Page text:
TONY: I found out I was undocumented when I was about 13 years old. I used to play soccer and my coach at the time had informed me about these tryouts that were being held in Queens, to form a team that would go to Italy to compete. My coach insisted that I should go try out and I did. Tryouts were held for about two weeks and I made the final list. In my mind, I was going to Italy. I was so excited. All I could think of was to run home and tell my mother the great news. I got home and ran up the stairs calling out for mom. I told her the big news. She looked at me with this face that I will never forget.

Everything around me froze; time ceased to exist. It was just my mother and I in the living room staring at each other. She suddenly began to cry. She sat me down and explained that I was not going to be able to go because of my status in this country. I was confused. Status? She said we were not here legally in this country. I was more confused, “illegal”? She told me that life was not going to be easy for me. She told me that it was going to be hard to get into college, to find a job, to be able to get a driver’s license, to travel. I always dreamed of getting into college, since no one in my family had ever graduated from high school let alone gone to college. I figured I would be the first, yet what she was telling me made my goal seem near impossible. My dream was to get into college and I sure wasn’t going to let people tell me I couldn’t get in. In high school I worked hard and got excellent grades. I was part of the soccer team and senior year I was offered four scholarships to universities based on my achievements in soccer and for my good grades. I had to decline because of my status did not allow me to get the funding.

Reality hit me in the face. I always reminded myself why my parents brought me here; all their hard work and sacrifice would not go in vain. I refused to give up and quit. I applied to colleges and finally I was accepted to John Jay College here in New York City, and was able to attend without a scholarship. But I still think of the words that blocked my scholarships: We don’t give scholarships or monetary help to people who are “illegal.” That word made me feel like dirt and made me feel worthless. I began to ask, how can humans be “illegal”? Why would media, society, and politicians use the i-word? They made it seem like we were a sickness that people should stay away from. The i-word is a terrible word that should not be used. It is a huge step back and we need to move forward. We are made to live in fear.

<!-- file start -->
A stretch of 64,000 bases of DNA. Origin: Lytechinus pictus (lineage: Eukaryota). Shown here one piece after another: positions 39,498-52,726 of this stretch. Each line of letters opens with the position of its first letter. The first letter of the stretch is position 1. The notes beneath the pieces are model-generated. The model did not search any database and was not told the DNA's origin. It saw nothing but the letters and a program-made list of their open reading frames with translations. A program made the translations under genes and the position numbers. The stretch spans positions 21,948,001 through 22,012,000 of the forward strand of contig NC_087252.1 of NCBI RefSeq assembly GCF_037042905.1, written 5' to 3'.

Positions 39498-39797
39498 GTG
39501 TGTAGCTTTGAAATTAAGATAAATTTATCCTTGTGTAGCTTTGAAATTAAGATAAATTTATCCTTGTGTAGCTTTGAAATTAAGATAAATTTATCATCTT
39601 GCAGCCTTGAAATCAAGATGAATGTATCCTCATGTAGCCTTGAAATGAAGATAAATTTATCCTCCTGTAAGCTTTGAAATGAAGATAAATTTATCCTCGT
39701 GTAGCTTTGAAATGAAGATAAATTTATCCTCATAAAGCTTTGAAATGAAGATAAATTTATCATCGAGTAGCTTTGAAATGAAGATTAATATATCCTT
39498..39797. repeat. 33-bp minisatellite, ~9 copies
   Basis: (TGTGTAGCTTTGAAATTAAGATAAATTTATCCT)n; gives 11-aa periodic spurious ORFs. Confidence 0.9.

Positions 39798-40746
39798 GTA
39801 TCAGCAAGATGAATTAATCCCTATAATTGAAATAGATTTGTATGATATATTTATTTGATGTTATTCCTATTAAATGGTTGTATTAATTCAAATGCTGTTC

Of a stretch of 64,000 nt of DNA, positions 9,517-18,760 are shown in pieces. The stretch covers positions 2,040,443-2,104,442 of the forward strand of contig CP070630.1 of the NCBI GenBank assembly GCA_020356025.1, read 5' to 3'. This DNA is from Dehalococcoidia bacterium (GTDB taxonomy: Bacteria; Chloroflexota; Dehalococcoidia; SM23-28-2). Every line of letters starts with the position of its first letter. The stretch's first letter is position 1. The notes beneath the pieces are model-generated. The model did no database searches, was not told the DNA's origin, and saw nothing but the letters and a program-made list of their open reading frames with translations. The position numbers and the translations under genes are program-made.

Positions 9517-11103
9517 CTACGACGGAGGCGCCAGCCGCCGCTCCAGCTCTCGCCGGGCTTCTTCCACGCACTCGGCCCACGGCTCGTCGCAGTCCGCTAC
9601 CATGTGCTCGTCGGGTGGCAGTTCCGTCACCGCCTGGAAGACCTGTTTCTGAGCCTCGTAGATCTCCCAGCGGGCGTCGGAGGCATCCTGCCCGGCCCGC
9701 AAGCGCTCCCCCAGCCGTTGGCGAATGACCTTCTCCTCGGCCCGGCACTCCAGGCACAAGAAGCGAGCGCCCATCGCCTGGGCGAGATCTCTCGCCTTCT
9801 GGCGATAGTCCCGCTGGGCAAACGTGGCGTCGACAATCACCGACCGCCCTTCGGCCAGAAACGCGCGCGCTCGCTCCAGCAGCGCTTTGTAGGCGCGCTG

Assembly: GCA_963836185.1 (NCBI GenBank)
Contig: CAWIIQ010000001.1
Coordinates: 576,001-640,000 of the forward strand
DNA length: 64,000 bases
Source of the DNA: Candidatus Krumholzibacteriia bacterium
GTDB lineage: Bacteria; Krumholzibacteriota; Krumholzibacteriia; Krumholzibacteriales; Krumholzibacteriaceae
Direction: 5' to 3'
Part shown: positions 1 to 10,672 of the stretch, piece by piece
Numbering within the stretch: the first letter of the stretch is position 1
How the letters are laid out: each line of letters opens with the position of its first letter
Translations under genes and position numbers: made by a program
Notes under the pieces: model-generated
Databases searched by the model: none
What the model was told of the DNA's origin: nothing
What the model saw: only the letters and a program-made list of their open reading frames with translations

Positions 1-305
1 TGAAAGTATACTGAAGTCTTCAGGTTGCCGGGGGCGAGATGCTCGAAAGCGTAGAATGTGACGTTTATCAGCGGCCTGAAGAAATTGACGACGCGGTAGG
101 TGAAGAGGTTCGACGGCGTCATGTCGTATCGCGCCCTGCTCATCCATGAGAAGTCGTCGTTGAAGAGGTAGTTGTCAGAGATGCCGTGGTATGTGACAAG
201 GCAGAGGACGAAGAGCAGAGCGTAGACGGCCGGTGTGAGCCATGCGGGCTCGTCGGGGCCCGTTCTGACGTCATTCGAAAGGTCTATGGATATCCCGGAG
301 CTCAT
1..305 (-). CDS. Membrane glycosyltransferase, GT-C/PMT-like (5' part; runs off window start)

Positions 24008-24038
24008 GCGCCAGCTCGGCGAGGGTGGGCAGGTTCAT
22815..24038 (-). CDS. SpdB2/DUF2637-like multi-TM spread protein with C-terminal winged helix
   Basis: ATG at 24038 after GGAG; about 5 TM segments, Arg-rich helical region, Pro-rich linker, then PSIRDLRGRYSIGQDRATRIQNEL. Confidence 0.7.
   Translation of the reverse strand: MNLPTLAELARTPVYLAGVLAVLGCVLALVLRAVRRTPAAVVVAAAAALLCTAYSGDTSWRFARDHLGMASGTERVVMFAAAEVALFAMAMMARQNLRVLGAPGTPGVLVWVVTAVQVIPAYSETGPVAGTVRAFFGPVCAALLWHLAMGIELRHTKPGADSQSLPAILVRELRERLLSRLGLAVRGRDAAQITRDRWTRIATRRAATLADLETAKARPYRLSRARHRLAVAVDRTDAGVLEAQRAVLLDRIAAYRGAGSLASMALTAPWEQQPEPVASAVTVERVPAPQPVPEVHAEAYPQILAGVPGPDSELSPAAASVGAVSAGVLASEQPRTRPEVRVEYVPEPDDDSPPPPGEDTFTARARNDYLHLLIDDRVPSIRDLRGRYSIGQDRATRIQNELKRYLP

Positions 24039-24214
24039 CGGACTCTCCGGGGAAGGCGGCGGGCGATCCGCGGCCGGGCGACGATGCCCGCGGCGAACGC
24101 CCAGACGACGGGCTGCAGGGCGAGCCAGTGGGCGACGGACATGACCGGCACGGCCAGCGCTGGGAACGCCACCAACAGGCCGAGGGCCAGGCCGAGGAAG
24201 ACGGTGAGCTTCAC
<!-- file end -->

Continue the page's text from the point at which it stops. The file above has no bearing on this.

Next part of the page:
I no longer want to live in fear, no longer in the shadows. I exist. My dreams, my voice counts. We are no different from anyone else, we are not better than anyone, and no one is better than we are. Nine dumb numbers do not define us. We are people who have grown up here all our lives. This is our home. We can do something about creating a better future. It’s time to make a change and to break all these racial barriers and learn to understand each other learn to accept our differences and live free. Today, I come out publicly undocumented, unafraid, unapologetic and now I am FREE.

SONIA: Many times, when I am asked who I am, I respond with “I am undocumented.” I haven’t always identified as undocumented. When I was little my parents left me in the care of my grandparents, they migrated to the United States. I was too little to understand why my parents were not there to share birthdays with me, did not understand why they were not there walking me to school. I did not understand why phone calls where the vehicle in which my parents were able to express their love for me. Calling card after calling card, I asked them when will I be with them.

No one actually prefers to risk their life crossing the border, leaving behind memories and childhoods, leaving behind their mothers and fathers and leaving behind their children. No one comes to this country because they want to be exploited, and treated less than human. No one migrates to this country and wants to identify as “illegal”. Their decision is not done out of thin air, there have been structures and policies that have pushed many to migrate (NAFTA, Bracero Program, Imperialism, privatization). My parents migrated to the United States because they wanted a better life for their children. My mom worked in factories, and my dad worked as a cook. They paid taxes (still do), hired lawyers, paid fines, got robbed by lawyers. But most of all, they lost many nights of tucking me to bed, many nights of reading me books, and combing my hair and seeing me walk for the first time. They sacrificed those nights for a better future for me. They are not illegals, they are my parents. They are strong courageous and admirable.